TERESA M. WALKER
KNOXVILLE, Tenn. — A relaxed and smiling Pat Summitt said it’s been a “great ride” and it is the right time for her to step down after coaching the Tennessee Lady Vols for nearly four decades.
“It has been a privilege,” the Hall of Fame coach said today during a press conference. Summitt will become head coach emeritus and longtime assistant Holly Warlick has been promoted to replace her.
“I just felt like it was time for me to step down knowing that Holly was going to be in great hands,” said Summitt, who revealed on Aug. 23 that she had been diagnosed with early-onset dementia, Alzheimer’s type. “She’s a great coach and you know I’m going to continue to support her. You know It’s never a good time but you have to find the time that you think is the right time and that is now.”
Summitt, who won more games than anyone else in NCAA college basketball during her 38 years at Tennessee, discussed the decision to step aside on the court named for her after her 1,000th win.
“It was really a great ride for me,” Summitt said.
The ride on the coaching carousel may be over for Summitt, but there are other challenges and honors ahead.
The White House says later this year Summitt will receive the Presidential Medal of Freedom, the nation’s highest civilian honor.
President Barack Obama said Summitt is an “inspiration” as the coach who has won more games than anyone else in NCAA college basketball history and for her willingness to “speak so openly and courageously about her battle with Alzheimer’s.”
“Obviously, I didn’t see it coming, but that’s a tremendous honor,” Summitt said of the Medal of Freedom honor.
In her new role at Tennessee, Summitt will report to athletic director Dave Hart.
“I made a choice early in my career to challenge myself to step up my game each and every day,” Summitt said. “You can be sure I will take this same attitude into my new role as head coach emeritus and continue to teach our players the same commitment. I can promise you ladies I’m here for you. Trust me that that will happen.”
The 59-year-old coach revealed Aug. 23 that she had been diagnosed with early onset dementia, Alzheimer’s type. Warlick, Summitt’s longtime assistant, has been promoted to replace her.
During the press conference, Summitt called Warlick over and handed her a whistle.
“It is now time to turn over my whistle to you,” said Summitt, who hugged Warlick and the crowed gave them a standing ovation.
“I know this works because I’ve heard it a lot of times,” Warlick said, referring to the whistle.
Warlick isn’t the only coach on the move. Tyler Summitt, Pat’s son, will be an assistant women’s coach at Marquette.
“This was her decision and I think that she took time after the season, thought about everything and the thing my mom’s always taught me is to put the team before yourself,” Tyler Summitt said. “She really felt like this was the best thing for the Lady Vol program. She’s still going to be in a mentoring role.”
Also on hand for the news conference were Tennessee football coach Derek Dooley and men’s basketball coach Cuonzo Martin.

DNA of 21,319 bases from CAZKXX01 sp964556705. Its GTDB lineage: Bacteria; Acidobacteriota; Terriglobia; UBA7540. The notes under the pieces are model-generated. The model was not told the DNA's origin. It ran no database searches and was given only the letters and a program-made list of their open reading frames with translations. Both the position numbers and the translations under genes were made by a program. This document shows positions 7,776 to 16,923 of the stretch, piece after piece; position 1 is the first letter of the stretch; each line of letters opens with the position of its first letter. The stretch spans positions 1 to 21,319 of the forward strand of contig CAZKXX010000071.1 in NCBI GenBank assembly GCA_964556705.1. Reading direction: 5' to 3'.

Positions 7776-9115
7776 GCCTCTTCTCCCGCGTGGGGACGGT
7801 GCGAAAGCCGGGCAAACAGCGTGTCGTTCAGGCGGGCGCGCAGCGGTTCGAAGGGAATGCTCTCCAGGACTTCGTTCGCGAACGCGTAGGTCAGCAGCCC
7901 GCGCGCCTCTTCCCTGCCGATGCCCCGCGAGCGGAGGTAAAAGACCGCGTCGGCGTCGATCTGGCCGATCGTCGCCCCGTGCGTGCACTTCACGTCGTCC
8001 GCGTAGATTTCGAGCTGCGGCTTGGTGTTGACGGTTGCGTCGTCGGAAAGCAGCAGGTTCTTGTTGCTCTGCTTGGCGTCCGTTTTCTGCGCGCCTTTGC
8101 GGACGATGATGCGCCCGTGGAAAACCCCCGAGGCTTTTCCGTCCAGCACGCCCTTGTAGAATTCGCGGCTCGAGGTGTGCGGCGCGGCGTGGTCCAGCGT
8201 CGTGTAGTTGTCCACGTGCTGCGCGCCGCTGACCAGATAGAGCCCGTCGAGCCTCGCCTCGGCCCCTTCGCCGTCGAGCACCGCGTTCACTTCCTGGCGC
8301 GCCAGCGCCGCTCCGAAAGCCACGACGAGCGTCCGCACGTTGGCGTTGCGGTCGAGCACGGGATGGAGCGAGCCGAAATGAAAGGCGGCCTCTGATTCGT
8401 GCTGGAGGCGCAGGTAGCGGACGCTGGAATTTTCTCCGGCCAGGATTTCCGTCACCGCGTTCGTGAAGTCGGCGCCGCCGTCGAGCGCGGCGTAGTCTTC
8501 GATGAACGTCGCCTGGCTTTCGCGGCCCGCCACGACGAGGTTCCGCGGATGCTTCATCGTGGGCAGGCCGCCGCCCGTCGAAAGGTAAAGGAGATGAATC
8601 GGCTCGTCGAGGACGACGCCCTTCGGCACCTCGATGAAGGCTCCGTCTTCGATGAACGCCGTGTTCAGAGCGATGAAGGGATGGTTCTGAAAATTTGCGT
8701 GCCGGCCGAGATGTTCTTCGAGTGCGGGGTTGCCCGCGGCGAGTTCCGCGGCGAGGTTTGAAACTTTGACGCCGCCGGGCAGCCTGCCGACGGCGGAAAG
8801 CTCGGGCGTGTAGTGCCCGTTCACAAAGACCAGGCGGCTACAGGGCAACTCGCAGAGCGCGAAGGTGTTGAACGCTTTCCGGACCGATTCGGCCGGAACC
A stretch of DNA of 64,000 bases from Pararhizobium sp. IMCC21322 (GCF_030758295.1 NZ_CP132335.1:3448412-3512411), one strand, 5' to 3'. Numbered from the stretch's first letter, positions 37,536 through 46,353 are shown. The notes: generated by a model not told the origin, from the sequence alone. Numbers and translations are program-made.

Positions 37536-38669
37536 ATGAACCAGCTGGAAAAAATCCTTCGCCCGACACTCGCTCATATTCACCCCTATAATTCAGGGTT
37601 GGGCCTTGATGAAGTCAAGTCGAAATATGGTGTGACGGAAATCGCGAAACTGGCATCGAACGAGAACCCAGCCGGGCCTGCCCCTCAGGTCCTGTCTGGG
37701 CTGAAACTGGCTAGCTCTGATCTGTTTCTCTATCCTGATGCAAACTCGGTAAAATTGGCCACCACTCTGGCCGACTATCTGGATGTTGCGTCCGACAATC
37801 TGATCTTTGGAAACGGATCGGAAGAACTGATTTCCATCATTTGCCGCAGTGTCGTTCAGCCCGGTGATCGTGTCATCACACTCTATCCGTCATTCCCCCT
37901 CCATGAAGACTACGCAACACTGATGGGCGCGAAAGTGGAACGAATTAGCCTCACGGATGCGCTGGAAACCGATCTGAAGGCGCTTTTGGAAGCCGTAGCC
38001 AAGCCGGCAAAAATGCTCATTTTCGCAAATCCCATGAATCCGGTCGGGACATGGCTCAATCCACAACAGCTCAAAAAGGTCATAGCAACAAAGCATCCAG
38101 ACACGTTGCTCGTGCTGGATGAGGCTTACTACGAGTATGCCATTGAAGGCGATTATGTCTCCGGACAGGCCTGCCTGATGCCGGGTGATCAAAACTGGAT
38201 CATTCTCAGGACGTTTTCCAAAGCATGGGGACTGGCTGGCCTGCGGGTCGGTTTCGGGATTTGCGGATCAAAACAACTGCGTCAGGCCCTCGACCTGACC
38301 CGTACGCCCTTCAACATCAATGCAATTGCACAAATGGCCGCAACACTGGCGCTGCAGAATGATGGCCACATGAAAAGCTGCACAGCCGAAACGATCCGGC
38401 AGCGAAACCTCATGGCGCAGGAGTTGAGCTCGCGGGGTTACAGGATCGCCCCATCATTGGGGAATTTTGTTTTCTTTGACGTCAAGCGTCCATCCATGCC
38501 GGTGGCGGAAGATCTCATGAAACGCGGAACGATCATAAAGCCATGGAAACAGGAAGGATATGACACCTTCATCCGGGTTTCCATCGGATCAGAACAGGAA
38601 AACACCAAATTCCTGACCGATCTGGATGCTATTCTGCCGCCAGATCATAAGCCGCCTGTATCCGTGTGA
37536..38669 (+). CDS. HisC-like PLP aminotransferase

Summitt tried to show people that it was possible to function even in the face of dementia and Alzheimer’s. She had the blessing of Tennessee Chancellor Jimmy Cheek to keep coaching.
She delegated duties to Warlick, the associate head coach who directed the Lady Vols during games and addressed reporters postgame with other assistants taking on much more of the workload in an emotionally draining season that felt like a farewell tour it wound up being.
Yet Summitt’s every move was studied to see how she felt, down to how many officials she yelled at or her icy glares at a player while overseeing a Division I program with a busy national travel schedule. After losing to eventual national champ Baylor in a regional final, Warlick’s tears during the postgame news conference gave a glimpse of how exhausting the season had been and the possibility it was Summitt’s last game.
“It has been a privilege to make an impact on the lives of 161 women who have worn orange,” Summitt said. “I am so proud of them the Lady Vols student athletes and the honor to see them graduate and become successful young women.”
Now Summitt can focus on her health and taking on duties that will keep her with the program she guided to eight national titles since taking over in 1974.
Summitt’s new role will include helping with recruiting, watching practice, joining staff meetings, helping coaches analyze practice and games, and advising the Southeastern Conference on women’s basketball issues and mentoring players. Summitt also will be working as a spokeswoman in the fight against Alzheimer’s.
Summitt’s final record stands at 1,098-208, 16 regular-season Southeastern Conference championships and 16 SEC tournament titles — the last won a month ago. During her time, Tennessee never failed to reach the NCAA tournament, never received a seed lower than No. 5 and reached 18 Final Fours. Those Final Fours tie the UCLA and North Carolina men for the most all-time by a college basketball program, and she never had a season with a losing record.
“Pat started coaching at a young age and no one will ever pass her on anything that she has done,” Baylor coach Kim Mulkey said. “There may be coaches that have more national championships but there will never be anyone who has meant so much to women’s basketball. Pat now moves to the next chapter of her life.”
Every Lady Vol player who has completed her eligibility at Tennessee graduated under Summitt, and 74 former players, assistants, graduate assistants, team managers and directors of basketball operations are currently among the coaching ranks at every level of basketball.